Russia counters US sanctions with diplomat expulsions

Russia will expel 10 US diplomats and restrict the work of those remaining in Moscow in a tit-for-tat response to sanctions imposed by President Joe Biden on Thursday that stopped short of a dramatic escalation of measures.

Moscow will ban Russians and other non-Americans from working in US missions in the country and stop a programme that allows US state department employees to make unlimited visits to Russia, as well as adding eight US government officials to its own sanctions list.

The US state department later said: “Our recent actions were proportionate and appropriate to Russia’s harmful activities. Today’s announcement by the Russian government was escalatory and regrettable. It is not in our interest to get into an escalatory cycle, but we reserve the right to respond to any Russian retaliation against the United States.”

In a sign that Biden’s two-handed approach — of imposing new sanctions on Russia for alleged past actions while also offering to “normalise” relations — may be succeeding, foreign minister Sergei Lavrov said on Friday that Moscow had “positive reactions” to the proposal of holding a joint summit between Biden and president Vladimir Putin.

The US on Thursday announced new sanctions against Russia for what it said was Moscow’s meddling in US elections and cyber attacks, including a ban on US banks buying new Russian state debt, sanctions against 38 individuals and entities, and the expulsion of 10 diplomats.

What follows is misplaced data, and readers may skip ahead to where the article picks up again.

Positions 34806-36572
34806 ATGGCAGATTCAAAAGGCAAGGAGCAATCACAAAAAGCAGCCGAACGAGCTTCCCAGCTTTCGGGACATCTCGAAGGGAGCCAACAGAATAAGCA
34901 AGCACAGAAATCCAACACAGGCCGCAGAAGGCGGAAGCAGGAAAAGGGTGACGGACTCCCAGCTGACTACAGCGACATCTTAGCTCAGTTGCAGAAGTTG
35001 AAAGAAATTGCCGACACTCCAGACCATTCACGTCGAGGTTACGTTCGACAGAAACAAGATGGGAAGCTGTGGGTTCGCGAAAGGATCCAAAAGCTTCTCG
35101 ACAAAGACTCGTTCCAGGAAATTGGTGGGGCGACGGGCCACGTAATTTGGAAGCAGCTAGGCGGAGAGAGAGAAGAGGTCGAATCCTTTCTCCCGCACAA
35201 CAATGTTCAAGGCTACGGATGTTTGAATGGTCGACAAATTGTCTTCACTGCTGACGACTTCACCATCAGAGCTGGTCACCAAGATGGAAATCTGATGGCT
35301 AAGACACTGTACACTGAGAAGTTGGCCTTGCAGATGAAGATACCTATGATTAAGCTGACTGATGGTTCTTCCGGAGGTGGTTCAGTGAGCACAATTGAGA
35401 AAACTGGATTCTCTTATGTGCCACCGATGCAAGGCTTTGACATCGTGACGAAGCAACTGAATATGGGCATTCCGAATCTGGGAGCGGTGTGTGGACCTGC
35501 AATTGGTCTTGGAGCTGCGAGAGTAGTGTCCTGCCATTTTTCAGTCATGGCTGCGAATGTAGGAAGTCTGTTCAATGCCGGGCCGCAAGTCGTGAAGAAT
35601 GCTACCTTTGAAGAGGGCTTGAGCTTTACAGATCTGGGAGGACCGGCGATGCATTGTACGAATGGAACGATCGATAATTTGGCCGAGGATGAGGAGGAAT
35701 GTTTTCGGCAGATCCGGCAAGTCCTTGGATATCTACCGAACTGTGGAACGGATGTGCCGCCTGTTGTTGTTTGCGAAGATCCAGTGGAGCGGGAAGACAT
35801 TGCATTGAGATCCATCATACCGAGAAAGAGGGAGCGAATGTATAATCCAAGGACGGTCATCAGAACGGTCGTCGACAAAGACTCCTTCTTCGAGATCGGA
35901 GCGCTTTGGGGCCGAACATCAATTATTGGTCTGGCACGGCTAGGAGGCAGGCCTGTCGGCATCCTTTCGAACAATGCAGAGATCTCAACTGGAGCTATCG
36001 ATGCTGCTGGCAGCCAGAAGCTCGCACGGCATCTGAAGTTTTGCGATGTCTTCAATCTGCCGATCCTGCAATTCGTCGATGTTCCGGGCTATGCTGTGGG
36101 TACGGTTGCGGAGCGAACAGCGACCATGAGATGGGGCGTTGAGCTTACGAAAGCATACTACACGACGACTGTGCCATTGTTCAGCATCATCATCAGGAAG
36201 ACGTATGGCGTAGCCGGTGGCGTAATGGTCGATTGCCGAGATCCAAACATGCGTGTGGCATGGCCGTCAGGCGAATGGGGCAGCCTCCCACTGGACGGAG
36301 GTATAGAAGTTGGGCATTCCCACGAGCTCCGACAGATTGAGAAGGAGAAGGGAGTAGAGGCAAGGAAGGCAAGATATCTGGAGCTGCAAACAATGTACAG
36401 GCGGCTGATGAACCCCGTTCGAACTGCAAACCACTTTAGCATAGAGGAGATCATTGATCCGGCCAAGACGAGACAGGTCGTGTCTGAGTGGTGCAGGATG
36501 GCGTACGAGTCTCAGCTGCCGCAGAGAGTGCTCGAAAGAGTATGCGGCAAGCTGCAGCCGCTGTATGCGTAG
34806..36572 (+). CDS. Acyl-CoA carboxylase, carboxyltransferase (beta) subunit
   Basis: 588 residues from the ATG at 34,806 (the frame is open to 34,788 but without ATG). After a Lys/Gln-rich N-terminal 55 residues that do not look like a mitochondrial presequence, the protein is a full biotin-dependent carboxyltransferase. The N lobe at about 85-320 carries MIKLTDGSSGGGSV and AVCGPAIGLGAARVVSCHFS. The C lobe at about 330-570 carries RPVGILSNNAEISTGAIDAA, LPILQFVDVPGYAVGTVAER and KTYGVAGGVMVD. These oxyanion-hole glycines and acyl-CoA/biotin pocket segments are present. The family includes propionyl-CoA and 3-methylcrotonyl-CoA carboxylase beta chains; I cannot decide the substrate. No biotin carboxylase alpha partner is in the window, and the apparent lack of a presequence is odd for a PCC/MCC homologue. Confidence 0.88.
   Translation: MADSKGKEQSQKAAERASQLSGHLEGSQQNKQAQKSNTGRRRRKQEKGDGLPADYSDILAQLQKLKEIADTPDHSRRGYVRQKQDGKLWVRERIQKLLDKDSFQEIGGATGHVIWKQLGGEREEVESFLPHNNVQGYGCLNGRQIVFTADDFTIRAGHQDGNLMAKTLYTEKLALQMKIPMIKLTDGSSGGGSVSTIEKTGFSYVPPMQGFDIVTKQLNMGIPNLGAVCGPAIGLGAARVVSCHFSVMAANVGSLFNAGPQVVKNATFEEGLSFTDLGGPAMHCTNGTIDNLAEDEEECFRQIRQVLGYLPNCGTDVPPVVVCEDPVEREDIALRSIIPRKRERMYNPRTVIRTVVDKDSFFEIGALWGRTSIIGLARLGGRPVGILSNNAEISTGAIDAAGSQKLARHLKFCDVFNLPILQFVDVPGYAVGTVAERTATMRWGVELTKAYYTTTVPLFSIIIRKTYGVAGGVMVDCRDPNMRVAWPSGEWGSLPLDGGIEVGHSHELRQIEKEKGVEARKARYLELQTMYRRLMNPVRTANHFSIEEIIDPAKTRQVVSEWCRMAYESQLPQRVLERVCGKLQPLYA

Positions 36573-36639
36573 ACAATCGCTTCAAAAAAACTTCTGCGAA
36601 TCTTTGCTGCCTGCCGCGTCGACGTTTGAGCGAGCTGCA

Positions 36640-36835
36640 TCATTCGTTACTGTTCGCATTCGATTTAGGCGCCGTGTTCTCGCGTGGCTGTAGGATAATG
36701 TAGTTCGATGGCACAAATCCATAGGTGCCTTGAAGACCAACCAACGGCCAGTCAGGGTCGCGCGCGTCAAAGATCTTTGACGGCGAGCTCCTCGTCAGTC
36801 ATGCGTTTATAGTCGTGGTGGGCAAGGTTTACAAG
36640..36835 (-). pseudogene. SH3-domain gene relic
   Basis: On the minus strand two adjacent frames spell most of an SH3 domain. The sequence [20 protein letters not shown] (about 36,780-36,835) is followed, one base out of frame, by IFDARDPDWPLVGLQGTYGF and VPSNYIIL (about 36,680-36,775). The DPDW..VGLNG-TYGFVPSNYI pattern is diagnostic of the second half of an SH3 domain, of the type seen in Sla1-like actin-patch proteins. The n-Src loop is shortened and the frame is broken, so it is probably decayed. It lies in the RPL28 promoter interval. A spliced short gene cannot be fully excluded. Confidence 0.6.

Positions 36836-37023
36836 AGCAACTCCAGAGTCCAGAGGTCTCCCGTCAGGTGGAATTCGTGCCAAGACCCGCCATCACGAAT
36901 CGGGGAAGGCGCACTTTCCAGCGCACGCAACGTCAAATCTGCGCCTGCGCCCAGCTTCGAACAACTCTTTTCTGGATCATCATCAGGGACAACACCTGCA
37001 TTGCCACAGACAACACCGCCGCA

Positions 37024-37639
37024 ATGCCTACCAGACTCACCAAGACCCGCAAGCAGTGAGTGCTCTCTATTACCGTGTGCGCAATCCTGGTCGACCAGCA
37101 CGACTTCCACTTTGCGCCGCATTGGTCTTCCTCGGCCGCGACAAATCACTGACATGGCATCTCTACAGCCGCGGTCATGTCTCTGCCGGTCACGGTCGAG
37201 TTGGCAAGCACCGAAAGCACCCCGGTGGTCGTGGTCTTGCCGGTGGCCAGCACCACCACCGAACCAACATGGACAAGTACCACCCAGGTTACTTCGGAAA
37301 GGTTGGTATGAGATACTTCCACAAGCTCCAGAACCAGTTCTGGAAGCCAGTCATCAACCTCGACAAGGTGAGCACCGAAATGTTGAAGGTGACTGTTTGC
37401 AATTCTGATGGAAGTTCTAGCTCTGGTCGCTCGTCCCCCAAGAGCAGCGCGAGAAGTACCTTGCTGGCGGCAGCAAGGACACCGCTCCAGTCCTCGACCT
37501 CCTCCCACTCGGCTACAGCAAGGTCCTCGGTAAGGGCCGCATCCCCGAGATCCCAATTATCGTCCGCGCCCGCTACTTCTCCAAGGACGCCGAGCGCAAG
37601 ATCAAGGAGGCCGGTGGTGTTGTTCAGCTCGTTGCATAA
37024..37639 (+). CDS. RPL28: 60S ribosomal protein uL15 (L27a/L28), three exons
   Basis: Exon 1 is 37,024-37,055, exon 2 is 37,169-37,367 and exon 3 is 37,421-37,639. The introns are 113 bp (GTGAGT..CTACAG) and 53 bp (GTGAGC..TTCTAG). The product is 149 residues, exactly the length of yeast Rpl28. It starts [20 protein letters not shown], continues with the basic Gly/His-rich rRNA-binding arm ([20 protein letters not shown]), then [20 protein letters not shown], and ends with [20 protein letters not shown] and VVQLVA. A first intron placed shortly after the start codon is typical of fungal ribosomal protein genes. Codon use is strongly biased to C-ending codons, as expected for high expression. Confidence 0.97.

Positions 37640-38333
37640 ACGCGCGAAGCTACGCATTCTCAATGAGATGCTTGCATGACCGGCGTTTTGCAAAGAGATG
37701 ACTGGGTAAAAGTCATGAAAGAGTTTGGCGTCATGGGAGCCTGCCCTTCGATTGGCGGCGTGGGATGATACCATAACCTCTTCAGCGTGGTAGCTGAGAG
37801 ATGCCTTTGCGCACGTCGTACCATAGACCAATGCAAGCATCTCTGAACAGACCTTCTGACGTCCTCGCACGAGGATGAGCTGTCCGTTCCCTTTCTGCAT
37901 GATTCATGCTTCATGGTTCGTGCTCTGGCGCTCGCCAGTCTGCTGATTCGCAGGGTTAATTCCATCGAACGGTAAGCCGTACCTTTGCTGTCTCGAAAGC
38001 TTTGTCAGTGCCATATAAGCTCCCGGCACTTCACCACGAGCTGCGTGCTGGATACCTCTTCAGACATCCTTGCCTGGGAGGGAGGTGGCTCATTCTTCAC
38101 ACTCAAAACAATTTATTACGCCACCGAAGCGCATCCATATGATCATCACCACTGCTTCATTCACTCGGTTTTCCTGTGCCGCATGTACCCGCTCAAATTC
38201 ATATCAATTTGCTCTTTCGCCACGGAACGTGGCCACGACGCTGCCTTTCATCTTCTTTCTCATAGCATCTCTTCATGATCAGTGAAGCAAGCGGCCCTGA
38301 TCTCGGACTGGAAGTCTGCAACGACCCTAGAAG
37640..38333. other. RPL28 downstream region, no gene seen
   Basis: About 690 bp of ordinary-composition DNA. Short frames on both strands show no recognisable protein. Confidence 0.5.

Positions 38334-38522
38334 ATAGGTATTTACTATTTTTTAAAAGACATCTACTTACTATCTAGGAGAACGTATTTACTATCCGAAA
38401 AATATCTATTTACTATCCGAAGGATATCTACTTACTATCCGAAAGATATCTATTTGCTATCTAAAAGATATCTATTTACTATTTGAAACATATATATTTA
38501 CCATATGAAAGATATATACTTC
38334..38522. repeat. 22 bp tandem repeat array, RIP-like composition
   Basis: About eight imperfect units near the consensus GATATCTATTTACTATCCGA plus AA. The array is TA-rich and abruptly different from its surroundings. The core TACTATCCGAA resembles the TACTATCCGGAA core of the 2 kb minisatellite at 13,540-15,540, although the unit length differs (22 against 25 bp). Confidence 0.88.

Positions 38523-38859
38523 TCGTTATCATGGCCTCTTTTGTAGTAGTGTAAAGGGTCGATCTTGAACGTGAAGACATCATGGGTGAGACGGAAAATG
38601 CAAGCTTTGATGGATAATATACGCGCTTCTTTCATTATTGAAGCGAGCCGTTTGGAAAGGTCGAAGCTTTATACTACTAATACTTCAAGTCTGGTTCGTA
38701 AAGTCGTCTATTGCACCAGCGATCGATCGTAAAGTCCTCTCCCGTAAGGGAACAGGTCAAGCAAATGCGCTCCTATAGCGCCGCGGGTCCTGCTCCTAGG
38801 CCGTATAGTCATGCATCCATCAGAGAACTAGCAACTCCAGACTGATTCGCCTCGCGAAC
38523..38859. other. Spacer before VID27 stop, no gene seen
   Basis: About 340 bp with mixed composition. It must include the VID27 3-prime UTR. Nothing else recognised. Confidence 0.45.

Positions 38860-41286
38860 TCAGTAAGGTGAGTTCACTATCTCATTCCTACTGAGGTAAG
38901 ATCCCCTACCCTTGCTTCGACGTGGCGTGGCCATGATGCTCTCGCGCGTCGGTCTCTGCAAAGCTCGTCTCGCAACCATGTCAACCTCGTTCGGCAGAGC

“We will respond to this measure with a mirror image,” Lavrov said of the diplomatic expulsions, but added that Moscow would leave the debt restrictions unanswered for now.

“For obvious reasons, we do not have comparable leverage over the United States of this [financial] scale,” he said. “We also have the opportunity to take painful measures for American businesses, [but] we will keep them in reserve.”

Lavrov also said Moscow would stop the work of US non-governmental organisations and charities that “interfere in Russian political life” and called on the US ambassador to the Kremlin, John Sullivan, to follow the example of his opposite number and return home for consultations.

The response is less belligerent than some analysts had predicted, and echoed comments by Putin’s spokesperson earlier on Friday, who said the Kremlin was open to Biden’s offer of cooling tensions between the two countries despite the new sanctions.

“[Putin] has repeatedly said that we are ready to develop dialogue as much as our counterparts are ready to do so,” Dmitry Peskov told reporters before the countermeasures were announced. “In this sense it is probably positive that the two heads of state see eye to eye.”

The White House on Thursday said the first set of anti-Russian measures under the new administration were to “impose costs for Russian government actions that seek to harm us”, adding: “We do not think that we need to continue on a negative trajectory.”

Two days before the sanctions announcement, Biden used a telephone call with Putin to suggest the two men meet for negotiations in a third country in the near future.

Investors said the US sanctions affecting Russian state debt would have only a small impact on Moscow’s ability to fundraise and on the attractiveness of its bonds because they allowed US banks to purchase the debt in the secondary market.

Moscow’s measures will significantly reduce the number of US employees at its embassy and two consulates general, and restrict the ability of US diplomats to travel around the country.

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